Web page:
Then Cabinet minister Ignatius Chombo reportedly facilitated a deal whereby the daughter of the late former President Robert Mugabe, Mrs Bona Nyepudzai Mutsahuni, and her husband, Mr Simbarashe Mutsahuni, bought 20 hectares of Hellensvale land zoned for recreation for a paltry US$2 300, prejudicing Harare City Council of millions of dollars and flying in the face of town planning regulations.
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The city council reportedly was paid US$2 300, but the market price of 20ha of land in Hellensvale ranges from US$4,5 million to US$7,2 million. Seeff Properties, a real estate agent, last week was selling a 0,5ha stand in Hellensvale for US$180 000, which translates to US$7,2 million for 20ha, while Kennan Properties was selling 0,4ha in the same area for US$90 000, which translates to US$4,5 million for 20ha.
While Helensvale was part of the huge Borrowdale Estate staked out by three officers of Cecil Rhodes’ occupation column, and so was developed privately, town planning law insists that private land owners developing a new suburb must hand over for free around 20 percent for education, recreational, or other public uses.
While development of Helensvale started before the end of the 1960s when Harare City Council absorbed its outer ring of suburbs, the city council would have inherited ownership of the public use slice of Helensvale at that time.
The basic allegations compiled by city investigators are that Chombo, when he was Local Government Minister had the land rezoned to private use, so it could be sold, then arranged it to be sold for a mere US$2 300 for a company called Chordac Investments (Private) Limited, which was fronted at that time by two senior ministry officials but which is a vehicle owned by Mr and Mrs Mutsahuni.
In fact the rezoning was still in progress when the sale went through three days before the redesignation was finalised. The redesignation had to be approved by the Local Government Minister, but that was Chombo.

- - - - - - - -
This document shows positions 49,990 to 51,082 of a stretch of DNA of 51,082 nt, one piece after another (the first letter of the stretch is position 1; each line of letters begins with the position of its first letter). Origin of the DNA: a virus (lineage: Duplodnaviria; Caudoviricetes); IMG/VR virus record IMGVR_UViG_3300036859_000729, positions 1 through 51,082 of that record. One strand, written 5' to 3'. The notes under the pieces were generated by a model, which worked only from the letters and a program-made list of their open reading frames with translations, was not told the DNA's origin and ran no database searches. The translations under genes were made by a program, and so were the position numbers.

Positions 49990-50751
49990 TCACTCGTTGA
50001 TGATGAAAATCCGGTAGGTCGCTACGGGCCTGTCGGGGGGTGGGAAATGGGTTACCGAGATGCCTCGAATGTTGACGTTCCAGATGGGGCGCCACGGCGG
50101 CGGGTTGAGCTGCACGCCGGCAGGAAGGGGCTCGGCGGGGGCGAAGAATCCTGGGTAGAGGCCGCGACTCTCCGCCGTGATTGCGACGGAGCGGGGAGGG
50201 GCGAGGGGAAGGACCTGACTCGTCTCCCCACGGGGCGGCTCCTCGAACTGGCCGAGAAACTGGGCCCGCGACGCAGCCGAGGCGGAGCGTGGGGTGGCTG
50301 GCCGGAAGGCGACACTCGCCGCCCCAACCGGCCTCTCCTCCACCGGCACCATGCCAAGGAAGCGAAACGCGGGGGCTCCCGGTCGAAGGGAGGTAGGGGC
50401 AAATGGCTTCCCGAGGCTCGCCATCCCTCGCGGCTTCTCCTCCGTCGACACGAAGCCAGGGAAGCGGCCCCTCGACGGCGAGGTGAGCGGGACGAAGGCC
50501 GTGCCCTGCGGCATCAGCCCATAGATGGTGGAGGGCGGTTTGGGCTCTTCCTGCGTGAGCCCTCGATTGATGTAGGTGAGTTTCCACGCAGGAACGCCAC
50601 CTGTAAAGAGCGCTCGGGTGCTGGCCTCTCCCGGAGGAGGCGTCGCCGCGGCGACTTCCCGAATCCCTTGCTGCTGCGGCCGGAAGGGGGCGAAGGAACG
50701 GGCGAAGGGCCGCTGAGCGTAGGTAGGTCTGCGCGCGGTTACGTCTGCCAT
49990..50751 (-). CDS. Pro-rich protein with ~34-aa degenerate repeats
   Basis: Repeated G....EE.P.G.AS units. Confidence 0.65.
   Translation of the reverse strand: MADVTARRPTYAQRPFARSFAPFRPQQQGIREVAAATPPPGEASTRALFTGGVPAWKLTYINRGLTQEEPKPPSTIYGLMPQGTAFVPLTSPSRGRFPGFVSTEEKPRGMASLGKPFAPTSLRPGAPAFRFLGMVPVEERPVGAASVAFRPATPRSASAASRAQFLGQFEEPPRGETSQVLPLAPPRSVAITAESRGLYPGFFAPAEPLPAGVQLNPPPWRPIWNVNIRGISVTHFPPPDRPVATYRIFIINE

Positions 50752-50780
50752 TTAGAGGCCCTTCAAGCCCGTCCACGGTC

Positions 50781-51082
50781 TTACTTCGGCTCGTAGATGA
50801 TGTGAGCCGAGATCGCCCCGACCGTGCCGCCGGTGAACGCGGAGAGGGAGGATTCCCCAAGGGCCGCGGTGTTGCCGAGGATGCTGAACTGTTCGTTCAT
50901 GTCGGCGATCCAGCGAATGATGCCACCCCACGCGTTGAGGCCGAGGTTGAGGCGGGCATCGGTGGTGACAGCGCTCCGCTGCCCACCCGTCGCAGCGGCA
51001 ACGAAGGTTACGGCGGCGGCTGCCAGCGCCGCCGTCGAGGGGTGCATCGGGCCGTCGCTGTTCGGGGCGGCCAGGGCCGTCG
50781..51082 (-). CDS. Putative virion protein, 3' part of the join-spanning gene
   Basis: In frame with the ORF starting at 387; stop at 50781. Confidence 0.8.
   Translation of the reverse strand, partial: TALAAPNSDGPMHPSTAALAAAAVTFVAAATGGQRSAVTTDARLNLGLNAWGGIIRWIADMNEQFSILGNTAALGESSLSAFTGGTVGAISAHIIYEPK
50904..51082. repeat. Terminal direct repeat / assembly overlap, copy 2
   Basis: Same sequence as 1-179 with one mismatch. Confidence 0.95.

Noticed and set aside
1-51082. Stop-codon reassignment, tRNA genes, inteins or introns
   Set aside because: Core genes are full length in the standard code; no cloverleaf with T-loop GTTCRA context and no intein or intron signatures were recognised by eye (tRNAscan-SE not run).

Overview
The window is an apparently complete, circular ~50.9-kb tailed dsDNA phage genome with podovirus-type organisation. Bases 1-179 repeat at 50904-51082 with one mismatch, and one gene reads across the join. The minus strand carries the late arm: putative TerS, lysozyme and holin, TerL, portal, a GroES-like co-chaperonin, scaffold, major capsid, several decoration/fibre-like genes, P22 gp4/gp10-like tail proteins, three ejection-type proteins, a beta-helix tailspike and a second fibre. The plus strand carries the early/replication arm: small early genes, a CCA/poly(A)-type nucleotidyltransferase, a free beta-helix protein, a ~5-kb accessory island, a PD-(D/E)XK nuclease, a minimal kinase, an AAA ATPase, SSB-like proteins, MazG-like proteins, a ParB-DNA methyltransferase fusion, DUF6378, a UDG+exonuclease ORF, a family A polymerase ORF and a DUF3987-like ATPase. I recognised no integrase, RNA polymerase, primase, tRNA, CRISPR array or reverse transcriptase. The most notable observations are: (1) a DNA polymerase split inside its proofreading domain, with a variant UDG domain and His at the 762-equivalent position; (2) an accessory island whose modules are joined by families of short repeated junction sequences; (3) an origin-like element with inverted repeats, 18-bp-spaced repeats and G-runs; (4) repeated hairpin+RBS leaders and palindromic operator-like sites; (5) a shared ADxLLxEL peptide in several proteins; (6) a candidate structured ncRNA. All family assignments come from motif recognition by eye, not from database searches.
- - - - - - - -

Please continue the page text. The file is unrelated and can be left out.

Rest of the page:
A land audit report compiled by Harare City Council’s special investigations committee chaired by Councillor Warship Dumba accused Chombo of allocating himself Stand 61 Hellensvale measuring 20ha for US$2 300. But investigations by The Herald found that the property is owned by Chordac Investments with the two directors listed in the Companies’ Registry office being Mrs Bona and Mr Simbarashe Mutsahuni (also known as Chikore).
The Special Investigations Committee’s report noted the anomalies in the way the stand was purchased.
“The land was sold to Minister Chombo without following town planning procedures whereby change of land use was approved on March 28, 2008, after he had already bought the stand on March 25, 2008,”
reads part of the report.
While Chombo’s name does not appear on Chordac Investments’ CR14 Form, his close ally Mr Nelson Mhandu, who was a deputy director in the Ministry of Local Government, Rural and Urban Development, was one of the founding directors along with Ms Natsai Jaiwa, who was a principal administration officer in the same ministry during Chombo’s tenure.
However, according to the company’s official documents, Mr Mhandu and Ms Jaiwa resigned as directors of the company on the same day, 11 November 2015, leaving Mr and Mrs Mutsahuni-Chikore as the directors.
Mr Mutsahuni refused to comment on the issue, referring all questions to his lawyer Mr Jonathan Samukange of Venturas and Samukange Legal Practitioners.